Posted by Big Gav in nuclear power
Nuclear Engineering International has an interesting report on the current prospects for the nuclear power industry - Nuclear decline set to continue, says report.
Nuclear will continue to decline according to a new report. At this point there is no obvious sign that the international nuclear industry could turn the decline into a promising future, it says.
"The World Nuclear Industry Status Report 2009" by independent consultant, Mycle Schneider, professor for energy policy Steve Thomas, consultant Antony Froggatt and Doug Koplow, was released on 27 August. Commissioned by the antinuclear German federal ministry of environment, nature conservation and reactor safety, it gives facts on the nuclear power plants in operation, under construction and in planning phases throughout the world. It also assesses the economic performance of past and current nuclear projects including Calvert Cliffs, Flamanville and Olkiluoto.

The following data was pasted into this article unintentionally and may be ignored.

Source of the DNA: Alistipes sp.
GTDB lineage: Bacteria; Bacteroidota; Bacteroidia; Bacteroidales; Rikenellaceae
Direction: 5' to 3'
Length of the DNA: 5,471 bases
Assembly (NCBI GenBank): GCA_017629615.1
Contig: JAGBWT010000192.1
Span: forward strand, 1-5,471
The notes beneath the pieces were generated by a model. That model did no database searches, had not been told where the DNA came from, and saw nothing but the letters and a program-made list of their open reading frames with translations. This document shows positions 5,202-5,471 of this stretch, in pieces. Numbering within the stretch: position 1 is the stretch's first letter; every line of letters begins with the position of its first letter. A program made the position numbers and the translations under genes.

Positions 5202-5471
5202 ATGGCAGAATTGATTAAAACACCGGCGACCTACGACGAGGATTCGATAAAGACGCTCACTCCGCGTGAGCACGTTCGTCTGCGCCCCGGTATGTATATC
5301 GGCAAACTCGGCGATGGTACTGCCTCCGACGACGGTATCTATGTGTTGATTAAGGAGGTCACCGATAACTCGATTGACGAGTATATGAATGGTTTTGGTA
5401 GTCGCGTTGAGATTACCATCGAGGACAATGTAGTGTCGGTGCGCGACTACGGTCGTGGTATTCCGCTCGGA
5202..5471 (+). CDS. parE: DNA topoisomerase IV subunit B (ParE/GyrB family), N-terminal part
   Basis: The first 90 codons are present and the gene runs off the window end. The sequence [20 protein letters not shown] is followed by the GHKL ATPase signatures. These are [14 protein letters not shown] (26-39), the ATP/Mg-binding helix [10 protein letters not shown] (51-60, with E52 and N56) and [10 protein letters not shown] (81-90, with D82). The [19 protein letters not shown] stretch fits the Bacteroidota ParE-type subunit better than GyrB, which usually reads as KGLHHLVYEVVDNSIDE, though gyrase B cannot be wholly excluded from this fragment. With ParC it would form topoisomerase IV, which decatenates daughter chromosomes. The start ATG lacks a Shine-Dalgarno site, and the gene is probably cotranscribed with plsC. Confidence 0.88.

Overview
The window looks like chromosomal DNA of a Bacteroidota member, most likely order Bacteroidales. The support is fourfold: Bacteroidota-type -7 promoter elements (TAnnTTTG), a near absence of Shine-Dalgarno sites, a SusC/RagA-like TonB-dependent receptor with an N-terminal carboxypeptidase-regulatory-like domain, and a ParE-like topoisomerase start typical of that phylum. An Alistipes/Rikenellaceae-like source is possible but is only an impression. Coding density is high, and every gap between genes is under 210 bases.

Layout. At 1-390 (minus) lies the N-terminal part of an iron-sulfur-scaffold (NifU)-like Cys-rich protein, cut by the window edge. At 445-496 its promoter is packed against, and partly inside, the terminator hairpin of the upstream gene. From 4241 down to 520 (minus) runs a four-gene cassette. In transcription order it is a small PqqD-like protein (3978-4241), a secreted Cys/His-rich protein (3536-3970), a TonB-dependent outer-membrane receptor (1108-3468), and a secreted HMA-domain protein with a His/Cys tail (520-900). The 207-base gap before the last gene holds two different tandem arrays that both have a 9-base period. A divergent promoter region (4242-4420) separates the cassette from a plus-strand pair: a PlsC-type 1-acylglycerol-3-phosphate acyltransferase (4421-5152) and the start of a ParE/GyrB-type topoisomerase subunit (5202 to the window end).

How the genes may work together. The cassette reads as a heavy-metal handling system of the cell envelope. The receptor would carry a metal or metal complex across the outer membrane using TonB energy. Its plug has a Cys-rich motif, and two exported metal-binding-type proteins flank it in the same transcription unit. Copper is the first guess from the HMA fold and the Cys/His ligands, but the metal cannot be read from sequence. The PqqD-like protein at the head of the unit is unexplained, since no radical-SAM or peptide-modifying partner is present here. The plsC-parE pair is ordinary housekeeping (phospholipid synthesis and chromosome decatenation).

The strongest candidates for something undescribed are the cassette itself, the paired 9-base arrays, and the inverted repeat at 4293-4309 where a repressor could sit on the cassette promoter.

The report says that there seems to be a “widening gap” between the industrial reality with its current trends and the "perception of some sort of nuclear renaissance”.
In 2007 nuclear power plants generated about 2600TWh and provided 14% of the world's electricity, a 2% fall compared with 2006.
As of 1 August 2009 there were 435 (370GW) nuclear reactors operating in the world and 52 units listed by the International Atomic Energy Agency (IAEA) as “under construction”. At the peak in 2002 there were 444 operating nuclear reactors.
“With extremely long lead times of 10 years and more, it will be practically impossible to maintain, let alone increase the number of operating nuclear power plants over the next 20 years,” the report says. (The one exception to this outcome would be if operating lifetimes could be substantially increased beyond 40 years on average; there is currently no basis for such an assumption.)